V.21 No.16 | 4/19/2012
Music to Your Ears
When she started working on her new album, Green, vocalist and activist Barbara Bentree just wanted to do an album of songs she loves. Then, while considering the purchase of a hybrid auto, she began to ruminate on the effort required to go green—from separating your trash to retrofitting a house with solar panels. Suddenly, Kermit’s song “Bein’ Green” took on new meaning, and Bentree decided to “look at traditional songs through an environmental lens.” With a lovely, clear, well-pitched voice that has a charming girlishness in the upper registers and a pleasing touch of sweetness throughout, Bentree walks a line between wonder and warning. With pop, jazz, Brazilian and new age touches in sterling arrangements by John Rangel, who appears on piano and synth, the nine tracks feature fine work by Marcos Cavalcante (guitar) and Joel Fadness (drums). Drummer Dave Libman guests on “The Planet Song,” an intriguing anthem by Wen Mull that’s full of synth magic. The album—nominated for six New Mexico Music Awards—entertains while raising awareness, with all revenues from CD sales going to the Natural Resources Defense Council, PETA, GreenPeace, the Sierra Club and Bioneers. The album release concert, appropriately scheduled for Earth Day, will feature Rangel, Cavalcante and Fadness, along with the Rio Grande School choir.
This Week's Feature: The politics of planet saving on local, state and federal levels
City: Will changing The City of Albuquerque’s building requirements be a boon or a bust?
State: Meet Gov. Martinez’ new Environmental Improvement Board
National: Sen. Udall tells the country to get with the program—New Mexico’s program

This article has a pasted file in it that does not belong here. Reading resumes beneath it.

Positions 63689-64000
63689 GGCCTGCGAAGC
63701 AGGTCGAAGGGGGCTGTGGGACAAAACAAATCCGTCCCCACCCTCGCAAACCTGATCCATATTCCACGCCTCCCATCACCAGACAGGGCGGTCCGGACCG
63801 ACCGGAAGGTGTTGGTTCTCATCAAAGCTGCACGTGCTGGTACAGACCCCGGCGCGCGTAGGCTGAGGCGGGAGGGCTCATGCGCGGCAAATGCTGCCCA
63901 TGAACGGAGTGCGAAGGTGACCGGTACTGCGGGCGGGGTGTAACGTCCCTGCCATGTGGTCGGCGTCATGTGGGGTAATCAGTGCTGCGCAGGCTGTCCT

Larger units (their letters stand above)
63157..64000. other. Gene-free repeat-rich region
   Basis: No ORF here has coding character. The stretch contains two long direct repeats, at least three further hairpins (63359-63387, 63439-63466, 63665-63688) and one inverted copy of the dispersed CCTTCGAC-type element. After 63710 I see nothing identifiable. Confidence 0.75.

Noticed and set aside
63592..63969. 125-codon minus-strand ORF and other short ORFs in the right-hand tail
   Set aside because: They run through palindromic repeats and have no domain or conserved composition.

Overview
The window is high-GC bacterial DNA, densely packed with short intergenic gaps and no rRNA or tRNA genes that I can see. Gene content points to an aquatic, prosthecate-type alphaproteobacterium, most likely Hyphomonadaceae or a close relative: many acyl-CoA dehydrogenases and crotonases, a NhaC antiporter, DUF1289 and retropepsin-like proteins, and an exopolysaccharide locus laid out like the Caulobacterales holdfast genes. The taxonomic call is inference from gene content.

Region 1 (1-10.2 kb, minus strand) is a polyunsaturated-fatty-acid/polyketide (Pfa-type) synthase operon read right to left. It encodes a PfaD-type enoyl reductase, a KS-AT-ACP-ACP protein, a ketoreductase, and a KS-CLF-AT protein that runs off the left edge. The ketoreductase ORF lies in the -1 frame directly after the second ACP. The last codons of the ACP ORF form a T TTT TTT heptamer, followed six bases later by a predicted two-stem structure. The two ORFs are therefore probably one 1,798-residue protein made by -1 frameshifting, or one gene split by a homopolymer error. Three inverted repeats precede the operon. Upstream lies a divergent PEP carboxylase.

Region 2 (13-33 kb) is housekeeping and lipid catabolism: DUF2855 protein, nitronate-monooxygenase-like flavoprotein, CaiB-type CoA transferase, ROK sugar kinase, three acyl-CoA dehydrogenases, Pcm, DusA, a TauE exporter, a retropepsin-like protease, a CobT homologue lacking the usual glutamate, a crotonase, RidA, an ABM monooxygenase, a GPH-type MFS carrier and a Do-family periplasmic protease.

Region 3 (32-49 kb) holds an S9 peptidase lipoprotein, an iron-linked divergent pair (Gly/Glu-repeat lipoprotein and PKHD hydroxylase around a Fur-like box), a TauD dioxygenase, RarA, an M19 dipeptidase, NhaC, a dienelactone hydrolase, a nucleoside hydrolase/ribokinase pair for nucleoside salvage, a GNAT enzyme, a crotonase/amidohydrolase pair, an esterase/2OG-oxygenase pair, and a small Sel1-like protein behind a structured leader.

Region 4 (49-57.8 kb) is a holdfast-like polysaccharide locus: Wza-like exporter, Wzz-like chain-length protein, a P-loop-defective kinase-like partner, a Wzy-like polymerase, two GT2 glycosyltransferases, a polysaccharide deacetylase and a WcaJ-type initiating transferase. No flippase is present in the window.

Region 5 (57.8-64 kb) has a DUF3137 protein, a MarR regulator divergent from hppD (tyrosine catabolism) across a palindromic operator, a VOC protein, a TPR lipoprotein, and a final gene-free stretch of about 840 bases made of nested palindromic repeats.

V.20 No.16 | 4/21/2011
Notable Green Buildings, CABQ
City: Trading Greenbacks for “Green”
Will changing the city’s building requirements be a boon or a bust?The City of Albuquerque climbed aboard the sustainability bandwagon a few years ago, declaring victoriously that all new city vehicles would be powered with alternative fuel. In 2005, it even adopted a law requiring some new structures to meet the guidelines of the world’s most recognized and respected system.
But on Feb. 7, the City Council unanimously this law, replacing it with older conservation rules. Some green-building advocates worry the move may serve as a bellwether for the city’s attitude toward sustainability and speculate about the larger implications of this change.
Alibi Flickr Photo of the Day
I had a fantastic Xmas weekend! I hope you all did as well!!!!
This one's a bit out of focus, but I can't not post a cliche ornament shot. You all know this.
Sustainabilty Week Kicks Off
Green is kind of the "it" word these days. Every product at the grocery store claims to be it, every politician claims to want it and every soccer mom in a Prius claims to live it. Here in the Duke City, we are consistently rated near the top of every list chronicling the greenest cities in the nation. Despite that abysmal "Q" branding, Albuquerque's enviro-friendly image is a commendable badge to carry. So just how green are we, really? Let Burque put its money where its mouth is during the U.S. Green Building Council's Sustainability Week. Running June 11 through 19, check out a slew of environmentally sound events throughout the city and state. For a complete schedule of events, visit usgbcnm.org.
V.18 No.48 | 11/26/2009
What cryptic “green” claims on wine labels really mean
Drinking responsibly used to mean having a designated driver and not showing strangers your naughty bits. But, as with all things in the 21st century, being “responsible” has evolved to include knowing the ecological status of what we consume, too.
V.18 No.47 | 11/19/2009
A New Shade of “Green”
Let us pause, briefly, to applaud Mayor Martin Chavez for his efforts on getting Albuquerque “green”—most notably, on just the idea of being “green.” We can have our quibbles on how this effort was done and what was accomplished, but let’s be clear here: We’ve moved well beyond “why.” That is no small accomplishment.